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AD/HD and Kids
Attention-deficit hyperactivity disorder (ADHD) is one of the most common reasons children are referred for mental health services. It affects as many as one in every 20 children. Although boys are three to four times more likely than girls to experience ADHD, the disorder affects both boys and girls.
What Are the Signs and Symptoms?
There are three main types of ADHD. One type is characterized by inattentiveness, one type is characterized by hyperactive or impulsive behavior, and the third type is combined—when children exhibit signs of both types. Symptoms are often unnoticed until a child enters school. To be diagnosed with ADHD, a child must show symptoms in at least two settings, such as home and school, and the symptoms must interfere with the child’s ability to function at home or school for at least six months. Specialists have agreed that at least six symptoms from the following lists must be present for an accurate diagnosis, and symptoms must begin by age 7.
Signs of inattentive behavior
- Has difficulty following instructions
- Has difficulty focusing on tasks
- Loses things at school and at home
- Forgets things often
- Becomes easily distracted or has difficulty listening
- Lacks attention to detail, makes careless mistakes or is disorganized
- Fails to complete homework or tasks
Signs of hyperactive behavior:
- Is fidgety.
- Leaves seat when shouldn’t.
- Runs or climbs inappropriately.
- Talks excessively.
- Difficulty playing quietly.
- Always on the go.
- Blurts out answers.
- Has trouble waiting turn.
The presence of some symptoms, however, does not confirm a diagnosis of ADHD. Just because a child has a lot of energy or difficulty paying attention in school does not mean the child has ADHD. An accurate diagnosis relies on the presence of a range of symptoms and difficulties that prevent the child from performing at an appropriate level for his or her age and intelligence level. Teachers often first observe these issues, and their input should be considered seriously.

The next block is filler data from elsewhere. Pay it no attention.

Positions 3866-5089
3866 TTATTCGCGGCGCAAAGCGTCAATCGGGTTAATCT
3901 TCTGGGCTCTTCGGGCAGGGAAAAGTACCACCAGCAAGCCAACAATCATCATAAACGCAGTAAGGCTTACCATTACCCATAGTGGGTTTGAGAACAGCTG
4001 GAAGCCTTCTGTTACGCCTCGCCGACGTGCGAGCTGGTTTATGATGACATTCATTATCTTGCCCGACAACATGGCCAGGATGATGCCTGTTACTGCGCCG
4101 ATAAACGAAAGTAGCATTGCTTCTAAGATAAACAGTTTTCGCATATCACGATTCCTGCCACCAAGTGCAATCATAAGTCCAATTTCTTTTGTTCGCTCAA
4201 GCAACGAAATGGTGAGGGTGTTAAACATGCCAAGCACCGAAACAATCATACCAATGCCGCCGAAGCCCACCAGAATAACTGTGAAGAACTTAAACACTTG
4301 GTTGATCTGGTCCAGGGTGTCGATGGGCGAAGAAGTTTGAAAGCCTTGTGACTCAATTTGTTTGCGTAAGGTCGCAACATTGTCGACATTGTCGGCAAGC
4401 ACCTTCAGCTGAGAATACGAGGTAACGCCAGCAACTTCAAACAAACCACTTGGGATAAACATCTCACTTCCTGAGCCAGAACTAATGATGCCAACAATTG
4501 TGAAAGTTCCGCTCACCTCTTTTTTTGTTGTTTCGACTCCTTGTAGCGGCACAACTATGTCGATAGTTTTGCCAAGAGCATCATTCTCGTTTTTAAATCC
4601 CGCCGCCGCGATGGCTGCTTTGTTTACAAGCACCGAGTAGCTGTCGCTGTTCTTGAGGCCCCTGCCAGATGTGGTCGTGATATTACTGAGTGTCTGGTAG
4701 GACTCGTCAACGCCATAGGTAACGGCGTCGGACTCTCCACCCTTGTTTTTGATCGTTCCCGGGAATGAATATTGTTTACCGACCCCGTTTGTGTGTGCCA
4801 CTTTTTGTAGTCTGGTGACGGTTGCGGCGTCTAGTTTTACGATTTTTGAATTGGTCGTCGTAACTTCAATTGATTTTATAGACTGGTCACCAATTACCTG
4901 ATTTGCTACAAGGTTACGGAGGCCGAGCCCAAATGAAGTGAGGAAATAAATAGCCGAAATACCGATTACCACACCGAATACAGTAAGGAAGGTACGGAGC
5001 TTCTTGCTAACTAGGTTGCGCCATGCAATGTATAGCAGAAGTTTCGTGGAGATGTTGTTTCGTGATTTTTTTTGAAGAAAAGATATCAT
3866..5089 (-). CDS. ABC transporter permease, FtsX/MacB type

How Does ADHD Affect School and Social Life?
Symptoms of ADHD can make school difficult for a child with the disorder. Although most children with ADHD have normal or above-normal intelligence, 40 to 60 percent have serious learning difficulties. Many others have specific problems with schoolwork or maintaining good grades, and face particular challenges with assignments and tests that require focused attention or lengthy writing, or have time limits. On a social level, children with ADHD often have trouble developing meaningful relationships with peers and family members. Other children may find it frustrating to play with a child who has ADHD, because classic symptoms include difficulty following rules, waiting one’s turn or excessive talking.
What Other Disorders Commonly Occur With ADHD?
Children and adolescents with ADHD are more likely than children without the disorder to suffer from other mental disorders. About one-half of all young people with ADHD have oppositional defiant disorder; about one-quarter have an anxiety disorder; as many as one-third have depression; and one-fifth have bipolar disorder. Adolescents with untreated ADHD are at risk for substance abuse disorders. Research shows that young people treated for ADHD have lower rates of substance abuse than children who go untreated.
What Causes ADHD?
ADHD is nobody’s fault. Researchers believe that biology and genes play a large role in the development of ADHD. In fact, 30 to 40 percent of children diagnosed with ADHD have relatives with the same disorder. Brain scans reveal that the brains of children with ADHD differ from those of children without the disorder. Children with ADHD are thought to have problems with the part of the brain that controls the organization and direction of thought and behavior.
What Can Parents and Caregivers Do?
Children with symptoms of ADHD should be referred to and evaluated by a mental health professional who specializes in treating children, unless your primary care doctor has experience in treating this disorder. The diagnostic evaluation should include behavioral observation in the classroom and at home. A comprehensive treatment plan should be developed with the family, and, whenever possible, the child should be involved in making treatment decisions. Educational testing should be performed when learning disabilities are present.
Treatment for ADHD is effective for most children. Early identification, diagnosis and treatment help children reach their full potential. The most effective treatments for ADHD include a combination of medication, behavioral therapy, and parental support and education. Nine out of 10 children respond to medication, and 50 percent of children who do not respond to an initial medication will respond to a second. When ADHD co-occurs with another disorder, such as depression or anxiety, a combination of medication and psychotherapy is shown to be particularly effective. Although the value of medication has been well-documented, parents should feel free to discuss any concerns about medication use with their child’s doctor. Click here for a guide to medications used in the treatment of childhood ADHD.
If your child or a child you know is diagnosed with ADHD, be patient. Even with treatment, symptoms may take time to improve. Instill a sense of competence in the child or adolescent. Promote his or her strengths, talents and feelings of self-worth. Remember that the side effects of untreated ADHD (such as failure, frustration, discouragement, social isolation, low self-esteem and depression) may cause more problems than the disorder itself.
Get additional information about childhood ADHD at Psych Central.